Adequate pre, during and post competition hydration can be crucial to both the health and success of the event horse. Dehydration can not only cause serious health conditions such as collapse, exhaustion and even death, but subtle degrees of dehydration can affect performance, such as willingness and ability to jump, concentration and recovery.
Signs of dehydration and checking for dehydration
Small degrees of dehydration can be difficult to spot but recognising these early signs can prevent further worsening dehydration and potentially improve the performance and welfare of the horse.
Signs of dehydration:
- Delayed skin pinch test
- Dullness in the eyes
- Licking surfaces
- Lack of urination and/or defaecation
- Dry/tacky mucous membranes (gums)
- Delayed capillary refill time on gums
- Dark urine
- Excess sweating
The best way to prevent dehydration is to allow access to clean fresh drinking water at all times. This is often easy to do at home but when travelling and at a competition can be very difficult. Everyone will have experienced a horse that is unwilling to drink whilst at a competition. In order to try and encourage a horse to drink when away from home, try and keep the water as familiar as possible. This includes bringing water from home that the horse is used to and using a water bucket that again the horse is familiar with. However even taking these steps some horses are still very reluctant to drink and when coupled with hot dry conditions, can be very prone to dehydration. Adding apple juice, or mint to the horses water can help some of these ‘fussy’ horses to drink, but the horse needs to be introduced and familiarised with the additives at home first in advance.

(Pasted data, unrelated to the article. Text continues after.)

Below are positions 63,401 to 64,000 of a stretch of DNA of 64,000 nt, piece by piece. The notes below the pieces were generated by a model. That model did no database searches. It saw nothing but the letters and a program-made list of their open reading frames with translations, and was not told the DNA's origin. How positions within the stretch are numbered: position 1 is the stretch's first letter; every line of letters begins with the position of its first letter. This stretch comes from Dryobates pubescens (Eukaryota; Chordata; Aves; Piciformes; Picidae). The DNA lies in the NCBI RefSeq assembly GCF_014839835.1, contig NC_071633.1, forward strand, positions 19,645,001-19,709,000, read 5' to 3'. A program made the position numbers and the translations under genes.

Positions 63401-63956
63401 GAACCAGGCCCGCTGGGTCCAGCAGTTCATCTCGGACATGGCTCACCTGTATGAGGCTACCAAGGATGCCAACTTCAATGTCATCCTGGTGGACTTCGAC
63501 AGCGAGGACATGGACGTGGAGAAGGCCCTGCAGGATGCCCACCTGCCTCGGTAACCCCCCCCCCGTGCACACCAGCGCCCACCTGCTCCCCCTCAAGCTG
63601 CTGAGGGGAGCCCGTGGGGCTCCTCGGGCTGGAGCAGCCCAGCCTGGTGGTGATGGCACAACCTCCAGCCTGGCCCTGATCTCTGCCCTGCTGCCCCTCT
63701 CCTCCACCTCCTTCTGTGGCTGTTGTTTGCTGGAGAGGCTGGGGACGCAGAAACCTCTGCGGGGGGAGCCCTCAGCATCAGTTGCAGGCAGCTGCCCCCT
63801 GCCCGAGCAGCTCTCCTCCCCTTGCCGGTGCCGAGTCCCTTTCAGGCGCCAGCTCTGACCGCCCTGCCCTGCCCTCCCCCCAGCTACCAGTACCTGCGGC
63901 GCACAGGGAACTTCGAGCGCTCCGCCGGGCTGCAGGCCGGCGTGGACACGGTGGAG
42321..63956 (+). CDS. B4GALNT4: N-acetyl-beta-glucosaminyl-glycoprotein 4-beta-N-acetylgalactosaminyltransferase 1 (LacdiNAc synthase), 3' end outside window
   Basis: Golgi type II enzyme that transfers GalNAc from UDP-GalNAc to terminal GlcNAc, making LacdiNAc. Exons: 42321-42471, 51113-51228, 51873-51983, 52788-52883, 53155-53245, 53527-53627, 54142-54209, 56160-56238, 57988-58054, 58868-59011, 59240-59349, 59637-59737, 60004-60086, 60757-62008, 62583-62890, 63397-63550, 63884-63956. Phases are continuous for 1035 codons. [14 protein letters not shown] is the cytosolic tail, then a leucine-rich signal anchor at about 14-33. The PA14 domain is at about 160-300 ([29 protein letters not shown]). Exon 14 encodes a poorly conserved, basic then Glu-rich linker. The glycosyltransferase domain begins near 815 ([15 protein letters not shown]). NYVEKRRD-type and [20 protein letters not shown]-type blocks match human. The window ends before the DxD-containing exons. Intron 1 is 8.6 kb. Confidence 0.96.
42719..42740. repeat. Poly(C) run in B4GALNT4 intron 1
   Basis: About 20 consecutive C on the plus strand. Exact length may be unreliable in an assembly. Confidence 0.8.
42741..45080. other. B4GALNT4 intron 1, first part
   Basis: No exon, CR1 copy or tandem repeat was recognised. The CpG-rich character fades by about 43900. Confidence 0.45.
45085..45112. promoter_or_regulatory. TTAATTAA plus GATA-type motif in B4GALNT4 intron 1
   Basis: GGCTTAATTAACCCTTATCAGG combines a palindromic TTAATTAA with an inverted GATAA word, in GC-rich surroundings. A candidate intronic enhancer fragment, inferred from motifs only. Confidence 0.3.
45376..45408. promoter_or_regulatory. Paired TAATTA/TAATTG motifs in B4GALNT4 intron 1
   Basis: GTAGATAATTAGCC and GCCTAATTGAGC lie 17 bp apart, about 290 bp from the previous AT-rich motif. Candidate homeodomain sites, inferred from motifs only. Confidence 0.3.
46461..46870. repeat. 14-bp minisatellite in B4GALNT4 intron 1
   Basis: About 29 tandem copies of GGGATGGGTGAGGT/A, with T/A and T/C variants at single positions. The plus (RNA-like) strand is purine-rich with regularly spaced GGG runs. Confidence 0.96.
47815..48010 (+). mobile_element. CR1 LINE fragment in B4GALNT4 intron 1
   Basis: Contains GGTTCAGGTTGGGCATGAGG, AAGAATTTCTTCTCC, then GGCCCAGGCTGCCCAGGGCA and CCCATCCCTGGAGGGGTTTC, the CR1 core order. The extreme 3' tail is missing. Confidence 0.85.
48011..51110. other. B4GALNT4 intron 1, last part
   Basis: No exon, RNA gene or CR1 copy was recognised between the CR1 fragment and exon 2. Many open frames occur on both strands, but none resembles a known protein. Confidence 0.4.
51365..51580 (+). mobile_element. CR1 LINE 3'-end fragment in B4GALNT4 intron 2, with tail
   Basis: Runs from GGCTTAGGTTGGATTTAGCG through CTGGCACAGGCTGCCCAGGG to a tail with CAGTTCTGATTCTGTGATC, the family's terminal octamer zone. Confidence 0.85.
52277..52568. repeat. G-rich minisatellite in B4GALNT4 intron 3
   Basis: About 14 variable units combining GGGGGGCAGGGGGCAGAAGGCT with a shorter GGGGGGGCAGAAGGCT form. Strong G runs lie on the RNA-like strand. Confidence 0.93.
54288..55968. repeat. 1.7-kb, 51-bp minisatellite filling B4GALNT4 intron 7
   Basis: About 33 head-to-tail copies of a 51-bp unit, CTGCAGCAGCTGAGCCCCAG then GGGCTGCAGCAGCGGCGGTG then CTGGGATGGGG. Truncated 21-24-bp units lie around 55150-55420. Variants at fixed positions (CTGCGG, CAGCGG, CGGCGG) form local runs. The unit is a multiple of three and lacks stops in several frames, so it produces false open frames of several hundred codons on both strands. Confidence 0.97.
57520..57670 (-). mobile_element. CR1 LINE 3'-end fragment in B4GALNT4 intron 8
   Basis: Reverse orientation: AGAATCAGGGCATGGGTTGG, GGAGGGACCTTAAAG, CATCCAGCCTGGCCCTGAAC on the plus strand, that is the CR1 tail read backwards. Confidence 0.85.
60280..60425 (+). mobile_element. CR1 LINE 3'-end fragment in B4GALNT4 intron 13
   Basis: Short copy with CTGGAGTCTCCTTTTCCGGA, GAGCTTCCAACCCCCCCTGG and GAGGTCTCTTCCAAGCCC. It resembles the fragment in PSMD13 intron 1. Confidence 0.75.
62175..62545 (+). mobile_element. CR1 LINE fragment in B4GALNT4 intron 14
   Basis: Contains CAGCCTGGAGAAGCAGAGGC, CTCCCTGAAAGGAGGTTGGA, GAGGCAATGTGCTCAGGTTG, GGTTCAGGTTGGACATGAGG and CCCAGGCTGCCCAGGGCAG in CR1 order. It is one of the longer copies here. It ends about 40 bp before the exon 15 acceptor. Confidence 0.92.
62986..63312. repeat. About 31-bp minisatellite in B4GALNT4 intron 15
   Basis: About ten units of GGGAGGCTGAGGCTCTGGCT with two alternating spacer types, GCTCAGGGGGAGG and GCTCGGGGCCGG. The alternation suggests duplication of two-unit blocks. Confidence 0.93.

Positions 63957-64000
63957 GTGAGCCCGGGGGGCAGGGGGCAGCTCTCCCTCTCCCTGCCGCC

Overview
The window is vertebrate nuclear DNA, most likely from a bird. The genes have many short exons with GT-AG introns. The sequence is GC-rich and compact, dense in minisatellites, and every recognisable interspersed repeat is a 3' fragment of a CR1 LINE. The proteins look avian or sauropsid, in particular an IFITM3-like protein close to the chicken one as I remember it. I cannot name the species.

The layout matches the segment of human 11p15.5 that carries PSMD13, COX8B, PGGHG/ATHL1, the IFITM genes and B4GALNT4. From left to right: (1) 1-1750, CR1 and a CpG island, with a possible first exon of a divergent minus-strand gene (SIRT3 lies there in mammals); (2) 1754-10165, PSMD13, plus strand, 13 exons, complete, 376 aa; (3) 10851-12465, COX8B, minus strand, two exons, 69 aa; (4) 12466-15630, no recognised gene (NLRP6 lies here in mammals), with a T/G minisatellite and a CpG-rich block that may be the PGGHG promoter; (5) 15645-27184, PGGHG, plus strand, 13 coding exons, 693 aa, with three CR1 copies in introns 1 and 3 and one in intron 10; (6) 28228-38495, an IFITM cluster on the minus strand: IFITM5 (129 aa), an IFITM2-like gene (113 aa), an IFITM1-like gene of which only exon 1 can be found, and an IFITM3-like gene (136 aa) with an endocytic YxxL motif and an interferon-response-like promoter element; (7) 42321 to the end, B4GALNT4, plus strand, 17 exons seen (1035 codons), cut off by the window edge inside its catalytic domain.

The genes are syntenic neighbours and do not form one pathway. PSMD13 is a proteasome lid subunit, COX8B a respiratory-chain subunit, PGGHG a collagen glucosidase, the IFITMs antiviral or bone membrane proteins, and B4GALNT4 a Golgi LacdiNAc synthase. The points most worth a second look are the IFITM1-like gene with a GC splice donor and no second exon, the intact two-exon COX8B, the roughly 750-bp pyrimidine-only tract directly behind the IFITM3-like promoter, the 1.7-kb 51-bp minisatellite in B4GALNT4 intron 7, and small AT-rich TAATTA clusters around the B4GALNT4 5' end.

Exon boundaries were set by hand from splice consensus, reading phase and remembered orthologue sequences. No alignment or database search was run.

Travelling the horse can make dehydration more likely, due to stress of travelling, potentially increased heat, and standing without water for a period of time. Recent research by numerous horse and veterinary organisations has shown that horses should be offered water every 4.5hrs. When travelling long distances or travelling in hot conditions plan the journey and allow plenty of time for water and food stops.
Another way of preventing dehydration at competitions is to look out for shade and stand the horse in shade where possible when not being ridden.
A final way of preventing dehydration is to cool the horse rapidly and effectively after exercise. This will reduce the horse’s temperature to help prevent further water loss.
When dehydration is severe and when a horse sweats, electrolytes are lost. Supplementing electrolytes around a competition can be very beneficial to help prevent further health problems such as tying up.
Small degrees of dehydration are not life threatening and a horse will eventually reverse them themselves given access to fresh clean water. The earlier a horse can drink then the earlier this mild dehydration can be treated. Reversing this dehydration early can therefore help performance.
With moderate dehydration the horse may be offered fresh clean water but if not happy to drink readily then giving the horse fluids by a stomach tube given by a vet may be required.
With severe dehydration it may be necessary for a horse to be on an intravenous drip, this will be given at such a rate as to replace the amount of fluid lost through dehydration but also give the amount of fluid required for daily maintenance of the horse.
Simon Woods BVSc MRCVS
Fyrnwy Equine Clinic www.fyrnwy.co.uk